It’s another plain sunny day in Barefoot, the girls are out doing what they love, picking and selling apples. Mr. Tucker built the girls an apple stand in the front lawn under the large fruit tree. (Suzann wipes her dirty hands on her yellow dress.) She proceeds to the bright red door which highlights her home, “Come on Lakota let’s go inside.” Lakota’s golden pig tails bobble as she bends down to pick up the last apple from the ground to place it in the crate. She observes the monstrous hawk that sits on a wire staring at her as she turns toward the house. A loud eerie screech is enough to compel Lakota to peer over her shoulder just long enough to notice, his sights were on her. The immense hawk draws his claws forward as he approaches his prey. Lakota tries to out run him and screams for someone to help her. The hawk’s vast wings begin to over lay her fast moving shadow as he soars in and clutches her small pink glittered t-shirt. Her small feet flail and her deafening screams are deafening, “SUZANN! HELP ME!” Suzann turns in time to capture the gigantic hawk attempting to fly off with his enormous prey, her best friend, “Lakota!” (Suzann runs swiftly towards the hawk and Lakota’s flailing feet. The hawk wrestles with his heavy prey as he struggles to lift off.) Suzann stretches her small fingers as far as she could and managed to touch the bottom of Lakota’s sneaker only to trip and summer salt onto the soft plush grass. She watches helplessly as the enormous bird flies off into the glaring sun with her pig tailed friend.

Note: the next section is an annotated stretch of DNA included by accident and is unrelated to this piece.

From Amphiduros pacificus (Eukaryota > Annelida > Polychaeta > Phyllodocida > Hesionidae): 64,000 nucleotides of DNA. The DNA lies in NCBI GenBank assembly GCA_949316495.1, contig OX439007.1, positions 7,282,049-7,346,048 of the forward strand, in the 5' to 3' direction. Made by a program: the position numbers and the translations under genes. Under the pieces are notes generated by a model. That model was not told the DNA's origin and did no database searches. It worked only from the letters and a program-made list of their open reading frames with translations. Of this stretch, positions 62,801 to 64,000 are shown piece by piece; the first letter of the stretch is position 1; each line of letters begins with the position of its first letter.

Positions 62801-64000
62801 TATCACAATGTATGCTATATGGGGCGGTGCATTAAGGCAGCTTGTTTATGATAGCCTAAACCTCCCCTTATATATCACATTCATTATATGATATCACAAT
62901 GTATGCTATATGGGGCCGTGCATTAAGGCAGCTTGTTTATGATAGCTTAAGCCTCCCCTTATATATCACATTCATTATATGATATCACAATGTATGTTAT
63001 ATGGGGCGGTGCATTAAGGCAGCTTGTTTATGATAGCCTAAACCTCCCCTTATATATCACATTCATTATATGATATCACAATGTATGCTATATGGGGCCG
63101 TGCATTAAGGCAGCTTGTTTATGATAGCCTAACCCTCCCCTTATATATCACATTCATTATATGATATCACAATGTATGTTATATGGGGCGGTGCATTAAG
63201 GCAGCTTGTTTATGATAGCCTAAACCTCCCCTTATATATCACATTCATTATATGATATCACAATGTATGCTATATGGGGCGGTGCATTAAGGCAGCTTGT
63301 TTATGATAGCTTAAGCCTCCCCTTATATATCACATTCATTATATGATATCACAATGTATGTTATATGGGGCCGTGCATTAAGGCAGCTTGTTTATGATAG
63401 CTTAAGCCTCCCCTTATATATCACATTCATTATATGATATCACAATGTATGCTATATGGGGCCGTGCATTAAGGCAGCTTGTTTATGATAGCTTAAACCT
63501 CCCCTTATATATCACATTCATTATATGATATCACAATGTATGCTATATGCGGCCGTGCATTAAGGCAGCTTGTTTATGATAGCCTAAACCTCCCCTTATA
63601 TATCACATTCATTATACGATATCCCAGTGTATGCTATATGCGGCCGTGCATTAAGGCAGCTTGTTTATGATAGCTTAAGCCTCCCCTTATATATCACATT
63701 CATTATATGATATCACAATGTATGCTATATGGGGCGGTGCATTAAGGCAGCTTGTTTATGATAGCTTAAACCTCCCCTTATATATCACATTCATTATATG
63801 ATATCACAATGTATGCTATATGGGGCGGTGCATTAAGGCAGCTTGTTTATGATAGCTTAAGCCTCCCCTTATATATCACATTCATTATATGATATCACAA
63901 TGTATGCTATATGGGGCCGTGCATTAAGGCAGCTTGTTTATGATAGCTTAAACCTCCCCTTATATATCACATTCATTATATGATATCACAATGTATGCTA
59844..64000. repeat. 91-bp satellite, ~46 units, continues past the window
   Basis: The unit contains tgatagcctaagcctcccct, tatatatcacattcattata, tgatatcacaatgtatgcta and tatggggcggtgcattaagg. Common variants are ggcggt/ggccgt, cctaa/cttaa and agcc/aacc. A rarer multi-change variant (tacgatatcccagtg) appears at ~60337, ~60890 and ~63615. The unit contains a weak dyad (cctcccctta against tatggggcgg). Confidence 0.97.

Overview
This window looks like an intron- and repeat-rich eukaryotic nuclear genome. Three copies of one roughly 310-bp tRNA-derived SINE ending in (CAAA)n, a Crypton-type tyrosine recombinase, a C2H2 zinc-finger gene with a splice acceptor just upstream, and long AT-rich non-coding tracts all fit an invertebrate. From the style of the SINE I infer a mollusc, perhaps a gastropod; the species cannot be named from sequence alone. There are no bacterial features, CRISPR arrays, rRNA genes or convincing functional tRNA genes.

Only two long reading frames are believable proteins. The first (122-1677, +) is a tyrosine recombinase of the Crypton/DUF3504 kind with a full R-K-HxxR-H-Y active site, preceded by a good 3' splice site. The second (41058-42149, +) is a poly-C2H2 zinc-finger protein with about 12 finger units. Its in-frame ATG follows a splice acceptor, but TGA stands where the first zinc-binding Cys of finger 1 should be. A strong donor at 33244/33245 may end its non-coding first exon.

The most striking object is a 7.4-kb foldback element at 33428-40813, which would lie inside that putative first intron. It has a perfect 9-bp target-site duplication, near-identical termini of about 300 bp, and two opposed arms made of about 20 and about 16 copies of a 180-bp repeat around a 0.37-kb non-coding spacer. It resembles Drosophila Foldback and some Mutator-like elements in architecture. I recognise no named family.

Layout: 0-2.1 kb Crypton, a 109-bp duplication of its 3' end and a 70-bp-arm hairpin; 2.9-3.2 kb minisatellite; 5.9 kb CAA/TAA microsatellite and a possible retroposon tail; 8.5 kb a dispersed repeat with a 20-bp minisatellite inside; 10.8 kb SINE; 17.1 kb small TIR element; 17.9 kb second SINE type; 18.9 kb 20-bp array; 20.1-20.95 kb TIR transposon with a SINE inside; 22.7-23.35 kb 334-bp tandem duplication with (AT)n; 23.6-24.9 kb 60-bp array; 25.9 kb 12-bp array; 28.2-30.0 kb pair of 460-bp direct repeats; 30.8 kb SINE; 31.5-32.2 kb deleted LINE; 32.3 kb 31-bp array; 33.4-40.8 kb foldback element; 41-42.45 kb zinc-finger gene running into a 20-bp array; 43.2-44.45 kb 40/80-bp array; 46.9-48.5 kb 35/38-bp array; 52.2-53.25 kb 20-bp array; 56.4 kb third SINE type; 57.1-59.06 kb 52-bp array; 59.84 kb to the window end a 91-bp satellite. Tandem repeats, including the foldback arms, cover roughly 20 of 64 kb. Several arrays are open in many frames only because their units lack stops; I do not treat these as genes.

Lakota blinks her eyes coming to. She sits high on Barefoot Peak, far above the town, far above the tall pines and lakes, and high above the Dakota Sea. She passed out sometime after lift off and departing her best friend’s large front yard. She feels the air, its cold and crisp, she hears the wind softly whistling in her ear and she is lying in the comfort of warm stuffing cradled by intertwined pine straw. She is surrounded by odd household objects, including her missing sled. She hears whispers and frantically leaps up to a sitting position. Her eyes circle the make shift nest, absorbing her bazaar company including her dog, her lazy brown mastiff Buster wearing copper glasses, that was new to her. Next is the hefty brown hawk who stole her, a beautiful grey wolf with deep blue eyes and a clumsy white and black emu stumbling about on long buckling awkward legs. She vigorously shakes her head and her voice trembles, “Am I dreaming?” Her brown mastiff Buster approaches her side, “You are not dreaming Lakota.” Lakota’s eyes widen, “Omg, Buster? Why are you talking, how? I am surly dreaming.” The strange emu advances towards her and pecks at her pig tail.) “Ouch! Hey, why did you do that?” The emu speaks in a French American tone, “I believe that was, how you say, (she searches her imaginary English dictionary) deserved?” Lakota looks at the emu angrily, “Deserved? I wake up to talking animals and you say I deserved to have my head pecked?” (Buster clears his throat as the animal’s strut in closer to form a circle around their new found pal). A panic stricken Lakota, “Are you going to eat me?” (The smug emu pecks Lakota’s head again.) “HEY!” (Lakota lowers her brows), “STOP THAT!” The prissy emu dishes out a superior glare to the bemused girl.